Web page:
If you are a lawful permanent resident (LPR or green card holder) and find yourself in removal proceedings because of a criminal conviction, you might be eligible for cancellation of removal for lawful permanent residents, as described in Cancellation of Removal for Green Card Holders: Who is Eligible?
Once you (and the Immigration Judge) determine that you meet the basic eligibility criteria to apply for cancellation of removal for LPRs, you will have to actually apply and present your case before the Immigration Court. The Immigration Judge will determine whether or not you will retain your green card or be issued an Order of Removal.
In order to apply for cancellation of removal for lawful permanent residents, you have to complete and file form EOIR-42A. The form asks for information about you, your family, and your time in the United States.
On the form, you will have to list past addresses and places of employment. It is important to be as accurate as possible. Additionally, in Part 7 there are numerous yes or no questions. Some of the questions are designed to determine eligibility for cancellation of removal. Others are factors that will be weighed by the judge in a personal exercise of discretion. If you believe that any of these questions should be answered "yes," discuss your case with an experienced immigration lawyer before submitting the application.
As of early 2023, the filing fee for form EOIR 42A is $100, plus a biometrics fee (for fingerprinting and related data) of $85. These fees are subject to change, so check the forms page of the U.S. Department of Justice website prior to filing your application, for updated fee information. All applicants over the age of 14 must attend their biometrics appointment and be fingerprinted prior to the merits hearing in Immigration Court.
As the applicant, it is your burden of proof to demonstrate that you are eligible and deserve cancellation of removal for lawful permanent residents. You have to prove that you:
In some cases, the same documents will prove more than one of these things at the same time.
Additionally, once the government reviews your biometric information, it will know whether you were convicted of an aggravated felony or whether you have been in removal proceedings in the past. If you have a criminal record, you should obtain certified dispositions of all arrests in order to help prove that you do not have an aggravated felony conviction (and you should definitely get an attorney's help in making this analysis).
You will need to gather and submit documentary evidence to prove that you have both been a lawful permanent resident for at least five years and that you have seven years of continuous U.S. residence.
Such evidence can include things like copies of your green card, your Form I-94 Arrival/Departure document, birth certificates of children born in the U.S., marriage certificates, federal income tax transcripts, leases/deeds, receipts, school records, medical records, employment records, notarized affidavits from people who know you well, and more. Digital data can be helpful too, for example location records created within social media sites like Facebook, or records of rides with sharing services such as Uber or Lyft.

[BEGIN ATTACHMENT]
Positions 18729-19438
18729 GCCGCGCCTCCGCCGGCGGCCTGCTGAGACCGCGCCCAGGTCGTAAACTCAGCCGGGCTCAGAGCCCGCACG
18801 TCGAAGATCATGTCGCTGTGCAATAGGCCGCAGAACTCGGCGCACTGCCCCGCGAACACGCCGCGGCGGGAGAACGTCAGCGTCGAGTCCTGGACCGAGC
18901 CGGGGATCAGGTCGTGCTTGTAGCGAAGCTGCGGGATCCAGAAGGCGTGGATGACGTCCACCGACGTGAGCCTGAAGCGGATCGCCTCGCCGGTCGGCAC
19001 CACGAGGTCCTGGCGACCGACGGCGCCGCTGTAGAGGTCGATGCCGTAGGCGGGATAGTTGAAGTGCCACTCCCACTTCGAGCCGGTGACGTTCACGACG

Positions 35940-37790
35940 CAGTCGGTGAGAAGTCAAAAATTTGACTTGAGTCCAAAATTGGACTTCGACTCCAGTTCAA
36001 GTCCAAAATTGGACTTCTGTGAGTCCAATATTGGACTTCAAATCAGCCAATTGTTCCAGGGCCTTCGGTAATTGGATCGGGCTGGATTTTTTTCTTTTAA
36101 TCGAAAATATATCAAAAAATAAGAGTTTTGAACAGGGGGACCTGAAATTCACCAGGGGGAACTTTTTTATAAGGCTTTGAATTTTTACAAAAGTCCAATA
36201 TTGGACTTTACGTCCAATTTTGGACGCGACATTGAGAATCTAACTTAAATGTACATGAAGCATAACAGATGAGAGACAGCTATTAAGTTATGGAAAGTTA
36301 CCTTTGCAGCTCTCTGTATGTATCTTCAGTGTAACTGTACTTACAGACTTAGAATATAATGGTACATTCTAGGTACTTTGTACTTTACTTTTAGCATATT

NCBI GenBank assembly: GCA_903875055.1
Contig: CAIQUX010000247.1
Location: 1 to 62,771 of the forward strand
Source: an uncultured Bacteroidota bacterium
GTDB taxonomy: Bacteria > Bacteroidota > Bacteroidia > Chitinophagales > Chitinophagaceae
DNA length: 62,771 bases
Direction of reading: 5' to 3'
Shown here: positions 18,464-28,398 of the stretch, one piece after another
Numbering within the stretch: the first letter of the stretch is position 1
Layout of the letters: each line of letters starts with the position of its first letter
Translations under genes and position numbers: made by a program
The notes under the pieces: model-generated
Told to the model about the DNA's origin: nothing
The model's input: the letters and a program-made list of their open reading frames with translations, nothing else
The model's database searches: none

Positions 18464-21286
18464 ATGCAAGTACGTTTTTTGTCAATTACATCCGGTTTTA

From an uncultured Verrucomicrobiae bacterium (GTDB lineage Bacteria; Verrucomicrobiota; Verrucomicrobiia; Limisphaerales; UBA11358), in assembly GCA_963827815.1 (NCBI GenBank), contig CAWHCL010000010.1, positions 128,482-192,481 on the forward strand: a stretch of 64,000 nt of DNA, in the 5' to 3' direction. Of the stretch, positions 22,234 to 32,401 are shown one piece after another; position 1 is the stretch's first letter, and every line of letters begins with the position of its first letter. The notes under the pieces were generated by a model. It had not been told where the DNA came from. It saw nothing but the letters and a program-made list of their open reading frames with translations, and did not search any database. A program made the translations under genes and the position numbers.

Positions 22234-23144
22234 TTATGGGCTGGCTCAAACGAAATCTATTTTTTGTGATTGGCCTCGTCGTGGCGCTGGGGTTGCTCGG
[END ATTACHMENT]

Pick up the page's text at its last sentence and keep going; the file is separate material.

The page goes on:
You will also need to present plenty of evidence to demonstrate that you deserve cancellation of removal for lawful permanent residents as a matter of discretion. Once you demonstrate that you meet the basic eligibility requirements for cancellation of removal, the majority of the hearing will focus on whether or not you deserve to keep your green card. In this area, the Immigration Judge has a lot of leeway and will balance the adverse (negative) factors in your case with the humanitarian considerations that you present.
In looking to the adverse factors, the Immigration Judge will look at: the nature of the underlying grounds of removal (what landed you in court), any other immigration violations, and any other criminal record you may have.
As far as humanitarian factors go, you will want to provide plenty of proof regarding your family ties in the U.S., hardship to yourself and family members if you were to be deported, ties to the community, history of employment, business ties, duration in the U.S. (the longer the better), and proof of rehabilitation (for any crimes committed).
You should also consider asking family members and friends to testify on your behalf during your merits hearing.
Because cancellation of removal can be granted to you only once, Immigration Judges are often lenient in granting it; however, you must present a strong case in order to avoid an Order of Removal.
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